The bandwidth of voting


So US citizen are going to elect a new president soon. One way of looking at voting is that it is the transmission of information from the people to the country. So we can measure the bandwidth of each voter to the government. The election for the US president is basically a choice between two candidates, as all other candidates have basically zero chance of getting through. This can be represented using 1 bit, transmitted every 126230400 second. The house of representative is also a two party choice happening every second year, so we have 1 bit transmitted every 63115200 second, and the same for the senate. For the US federal government, this gives us a total of 1 bit per 25246080 seconds, which translates to roughly 39.61 nano-bits per second.

4 thoughts on “The bandwidth of voting

  1. The bandwith is much higher, as the President has a whole team dedicated to getting and answering letters, has contact with other politicians, read newspapers and so on…

    On the other side, wich is the compression ratio of the vox populi? You can probably summarize the political opinions of the whole population in a book the size of an encyclopedia (the big ones), that would be roughly 1 Gbit of compressed text every 4 years, that’s 8 bits/s. How much of this is already contained in the President’s brain when he’s elected? Much more important are the selection of all this information, the will and power to ignore a part of it.

    Perhaps do systems with a good bandwith between population and government perform much better than ones with low bandwith (totalitarism: do not emit anything or you’re dead, and the government never listens; poor democracy: population emits, government does not listen; total democracy: population emits, government is parallized by all the contradictions, the lack of structure, the changing wills…)

  2. Well, i just voted for the various swiss votes of september the 24th, there were 3 yes/no questions for the federal level, this gives me 3 bits. This kind of voting takes place around four times a year, so just with that the bandwidth is around 12 bits a year, which gives us 380 nano-bits per second. While I can hardly pretend that swiss politics are very dynamic, the country does not look more paralysed than any other european country.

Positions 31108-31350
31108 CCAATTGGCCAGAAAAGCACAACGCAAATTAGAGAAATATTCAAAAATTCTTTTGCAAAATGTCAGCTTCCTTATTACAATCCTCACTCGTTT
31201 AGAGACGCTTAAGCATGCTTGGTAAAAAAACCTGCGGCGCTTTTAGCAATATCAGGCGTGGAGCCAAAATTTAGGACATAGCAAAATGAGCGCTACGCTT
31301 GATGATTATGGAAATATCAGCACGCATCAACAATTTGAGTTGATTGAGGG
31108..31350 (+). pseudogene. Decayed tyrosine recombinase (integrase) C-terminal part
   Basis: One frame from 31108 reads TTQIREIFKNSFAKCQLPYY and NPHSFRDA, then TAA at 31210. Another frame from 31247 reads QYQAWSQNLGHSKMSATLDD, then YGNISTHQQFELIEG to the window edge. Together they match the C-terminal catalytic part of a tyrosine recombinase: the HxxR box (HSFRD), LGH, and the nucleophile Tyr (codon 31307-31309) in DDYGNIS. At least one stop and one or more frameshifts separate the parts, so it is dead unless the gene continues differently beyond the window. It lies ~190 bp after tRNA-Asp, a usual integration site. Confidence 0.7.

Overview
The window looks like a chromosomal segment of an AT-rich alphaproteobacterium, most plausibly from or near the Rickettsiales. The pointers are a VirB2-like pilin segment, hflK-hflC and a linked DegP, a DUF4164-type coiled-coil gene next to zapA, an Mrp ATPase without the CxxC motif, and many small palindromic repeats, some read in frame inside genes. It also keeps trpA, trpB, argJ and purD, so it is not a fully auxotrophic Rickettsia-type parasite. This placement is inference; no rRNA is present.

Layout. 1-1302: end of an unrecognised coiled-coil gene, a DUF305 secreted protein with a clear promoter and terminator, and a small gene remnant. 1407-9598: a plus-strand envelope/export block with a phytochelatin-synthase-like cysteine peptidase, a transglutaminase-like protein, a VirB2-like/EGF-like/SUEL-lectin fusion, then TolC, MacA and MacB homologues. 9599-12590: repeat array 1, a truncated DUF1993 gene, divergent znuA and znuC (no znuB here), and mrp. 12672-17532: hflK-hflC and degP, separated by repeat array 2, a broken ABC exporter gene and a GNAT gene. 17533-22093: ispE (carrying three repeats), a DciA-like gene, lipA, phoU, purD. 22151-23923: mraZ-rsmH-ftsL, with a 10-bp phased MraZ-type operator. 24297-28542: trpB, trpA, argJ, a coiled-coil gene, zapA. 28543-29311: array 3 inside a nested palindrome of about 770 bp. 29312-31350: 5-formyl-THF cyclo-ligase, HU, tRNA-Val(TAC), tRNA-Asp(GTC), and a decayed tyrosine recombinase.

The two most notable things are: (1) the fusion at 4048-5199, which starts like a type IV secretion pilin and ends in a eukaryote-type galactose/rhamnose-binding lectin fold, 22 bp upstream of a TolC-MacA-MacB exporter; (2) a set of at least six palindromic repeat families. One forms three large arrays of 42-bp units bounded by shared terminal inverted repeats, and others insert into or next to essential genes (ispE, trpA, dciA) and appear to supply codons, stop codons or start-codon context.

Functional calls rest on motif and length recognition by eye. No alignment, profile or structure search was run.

As for letter to politicians, they can be misread or just ignored, or taking into account with bias (money comes to the mind), newspapers are written by journalists. As for what the president knows, for down to earth or technical stuff, the answer is usually: not much.

  3. It’s actually more complicated than that, just in the voting case, because the president isn’t elected by popular vote: the U.S. electoral system is designed like Congress, to equalize power somewhat between more and less populous states (with similarly counter-intuitive and usually maddening results). See the “electoral college” if you’re not familiar with it (I can’t assume you are–most Americans weren’t, prior to the 2000 elections).

    Even outside elections, it’s more nuanced. Much like winning the lottery, any specific individual’s story or interests are unlikely to have an impact, but someone wins. =) That’s why so many laws have people’s names attached, like the Lily Ledbetter Fair Pay Act, and it’s really the weight of many similar stories that lead to laws being passed. Consumer safety laws, sex offender registries, the DREAM Act if it ever passes, all represent many individuals’ stories emanating from single problems that the laws hope to solve.

    Anyway, I think your math is right, but your models are wrong. ;-)

  4. I was mostly talking about the bandwidth from the voters to the government, how this data is then combined into a decision is a different story. Outside of voting, things are complicated but generally there is no guarantee that one’s action, be it writing letters, picketing, riding in the wrong part of the bus or rioting will bring any sort of change to the government.

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